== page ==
This point has probably generated the most controversy, because it requires the application developer to change the white-box implementation and cryptographic keys at least once a month. While the actual implemented algorithms may not need to change, the way they are encoded in tables or otherwise has to change regularly to minimize the risk of breach. The simplest way to achieve this is to release a new and slightly modified version of the application every month.
- Retired cryptographic material used in software-based protection mechanisms must be securely deleted no later than six months after initial deployment of CPoC application versions using those keys.
This requirement goes hand-in-hand with the previous one. Primarily, this means that when a new set of keys is established every month, the old set of keys must be permanently deleted as soon as possible.
- The cryptographic material used in software-based protection mechanisms must not be used directly for account data or attestation data encryption.
Each key used in white-box cryptography must be used for one purpose only, and they must not be used directly for the encryption of account data or for directly securing any other communications that are part of the overall solution security, such as attestation data. No sharing of keys allowed.
- Cryptographic keys that are protected primarily with software-based methods must be unique per CPoC application version and instance of the OS store.
To achieve this goal, each version of the application for each OS store type (such as the App Store and Google Play) and geographical region must be unique. This involves creating and deploying an appropriate key provisioning system allowing effective and secure generation and distribution of keys for each unique global market.
- Cryptographic algorithms and keys used in software-based protection mechanisms must meet the security requirements of acceptable cryptography.
It is important that only industry-recognized standard cryptographic algorithms, key lengths, and other implementation methodologies be the basis for any security services used in the solution. The criteria for acceptable cryptography are described in section 1.3 of the CPoC Standard.
- Cryptographic keys used in software-based protection mechanisms must meet the established key management requirements.
Cryptographic keys must be managed securely using recognized industry practices throughout their cryptographic lifecycle, including generation, distribution, storage, replacement, revocation, deletion, and accountability. The criteria for established key management requirements are described in section 1.4 of the CPoC Standard.
What to look for in a white-box cryptography solution
As a developer or vendor of contactless or mPOS based payment systems on COTS, the number and stringency of the security requirements expected by the CPoC Standard can quickly become overwhelming. For most, in-house development of a white-box cryptography module is virtually impossible, especially those aiming to get to market as swiftly as possible. This is where third-party developers specializing in white-box cryptography and software tamper resistance come in.
While several companies offer such solutions, CPoC solution providers must set their bar high. The maturity, reputation, range of offered services, ciphers available, supported platforms, and integration methodologies of such companies’ products all should be reviewed carefully. With the right provider, you can ensure application security, flexibility, and compliance with PCI standards, while saving time and costs over in-house research and development.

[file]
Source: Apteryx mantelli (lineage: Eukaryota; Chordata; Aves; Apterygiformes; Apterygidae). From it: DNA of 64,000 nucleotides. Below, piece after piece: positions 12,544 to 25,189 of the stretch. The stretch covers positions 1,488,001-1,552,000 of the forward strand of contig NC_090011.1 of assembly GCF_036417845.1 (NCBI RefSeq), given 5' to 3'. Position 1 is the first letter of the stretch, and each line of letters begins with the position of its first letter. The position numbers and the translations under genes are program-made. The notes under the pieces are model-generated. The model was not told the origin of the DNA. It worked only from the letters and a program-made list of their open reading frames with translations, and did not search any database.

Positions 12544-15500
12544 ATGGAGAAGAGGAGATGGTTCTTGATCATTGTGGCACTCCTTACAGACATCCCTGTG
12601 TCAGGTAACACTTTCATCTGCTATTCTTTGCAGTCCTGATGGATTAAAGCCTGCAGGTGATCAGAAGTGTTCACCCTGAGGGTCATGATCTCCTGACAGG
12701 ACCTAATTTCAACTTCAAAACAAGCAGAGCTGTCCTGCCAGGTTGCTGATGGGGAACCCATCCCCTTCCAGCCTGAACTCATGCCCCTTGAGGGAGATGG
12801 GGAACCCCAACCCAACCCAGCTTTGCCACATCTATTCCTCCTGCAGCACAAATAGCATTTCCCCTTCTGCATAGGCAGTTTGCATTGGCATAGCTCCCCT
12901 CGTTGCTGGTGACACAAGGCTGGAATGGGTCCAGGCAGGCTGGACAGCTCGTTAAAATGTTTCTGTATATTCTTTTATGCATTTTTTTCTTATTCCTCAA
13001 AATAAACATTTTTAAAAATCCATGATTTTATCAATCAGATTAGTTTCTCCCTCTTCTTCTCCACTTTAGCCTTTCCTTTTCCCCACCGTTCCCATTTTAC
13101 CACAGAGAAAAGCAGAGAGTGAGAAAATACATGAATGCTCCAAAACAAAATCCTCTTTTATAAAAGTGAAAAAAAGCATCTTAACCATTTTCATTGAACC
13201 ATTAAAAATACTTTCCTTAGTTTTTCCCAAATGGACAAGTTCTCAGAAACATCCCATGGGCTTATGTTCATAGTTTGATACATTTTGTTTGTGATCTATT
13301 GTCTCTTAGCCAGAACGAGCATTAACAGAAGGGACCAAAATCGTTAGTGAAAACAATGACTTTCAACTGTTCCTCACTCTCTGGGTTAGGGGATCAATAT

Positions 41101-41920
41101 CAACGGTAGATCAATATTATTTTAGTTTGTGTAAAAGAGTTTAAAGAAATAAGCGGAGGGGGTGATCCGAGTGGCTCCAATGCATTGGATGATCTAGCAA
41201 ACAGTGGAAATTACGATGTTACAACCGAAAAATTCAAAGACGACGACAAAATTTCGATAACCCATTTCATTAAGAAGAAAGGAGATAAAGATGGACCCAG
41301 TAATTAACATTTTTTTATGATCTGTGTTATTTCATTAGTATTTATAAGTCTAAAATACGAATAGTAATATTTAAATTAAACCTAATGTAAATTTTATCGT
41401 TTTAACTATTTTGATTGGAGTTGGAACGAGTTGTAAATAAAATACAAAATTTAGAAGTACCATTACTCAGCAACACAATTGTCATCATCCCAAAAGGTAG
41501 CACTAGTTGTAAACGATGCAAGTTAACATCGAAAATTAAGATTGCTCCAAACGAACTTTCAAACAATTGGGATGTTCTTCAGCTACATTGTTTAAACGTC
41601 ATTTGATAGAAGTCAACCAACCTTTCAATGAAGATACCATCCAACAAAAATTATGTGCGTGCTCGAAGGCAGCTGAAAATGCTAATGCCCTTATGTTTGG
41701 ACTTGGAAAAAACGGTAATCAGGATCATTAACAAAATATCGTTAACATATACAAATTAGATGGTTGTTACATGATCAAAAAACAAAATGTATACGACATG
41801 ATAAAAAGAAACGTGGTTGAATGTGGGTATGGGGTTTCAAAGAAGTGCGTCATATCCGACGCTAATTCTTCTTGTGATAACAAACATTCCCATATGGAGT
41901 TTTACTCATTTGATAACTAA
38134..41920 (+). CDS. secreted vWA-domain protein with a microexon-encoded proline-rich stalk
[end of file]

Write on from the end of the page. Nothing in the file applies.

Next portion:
whiteCryption Secure Key Box
An increasing number of key players in the banking, finance, and payments industry are choosing whiteCryption Secure Key Box™ (SKB) to implement their selected cryptographic security posture.
whiteCryption Secure Key Box (SKB) is a library providing a secure white-box implementation of industry-recognized standard cryptographic algorithms. It is part of the whiteCryption application shielding suite from Intertrust.
SKB addresses PCI CPoC white-box requirements
whiteCryption SKB helps you comply with all the requirements laid out in the CPoC Standard section 2.2. It is designed and built from the ground up with robust protection against analysis, tampering, and reverse engineering. It undergoes regular penetration testing by third-party experts and our own team of researchers constantly monitor and analyze its implementation in the context of existing and emerging attack vectors. SKB’s incorporation of strong cryptographic diversification ensures keys are never reused or otherwise used in a manner inconsistent with PCI requirements. It also makes it easy to update the cryptographic implementation monthly as required by the standard.
Expertise in PCI CPoC compliance
whiteCryption researchers and developers have been working over a decade to perfect the algorithms and techniques underlying SKB and protecting it from attacks. The security of whiteCryption products has been tested by security labs such as Riscure, and audited and certified by NIST. whiteCryption technology protects some of the largest names in the finance, health, entertainment, and automotive industries across the globe, and is used by a number of players in mPOS, tap to phone, and payment processing services on COTS, such as Felix Payments (Gentek Global). Our team has worked hand-in-hand with these companies throughout their PCI testing and documentation process.
About Juris Olekss
A seasoned security professional, Juris has spent more than 17 years in the IT and security industries, with the majority dedicated to software security. Juris currently serves as a Senior Technical Writer for Intertrust’s whiteCryption application shielding solutions.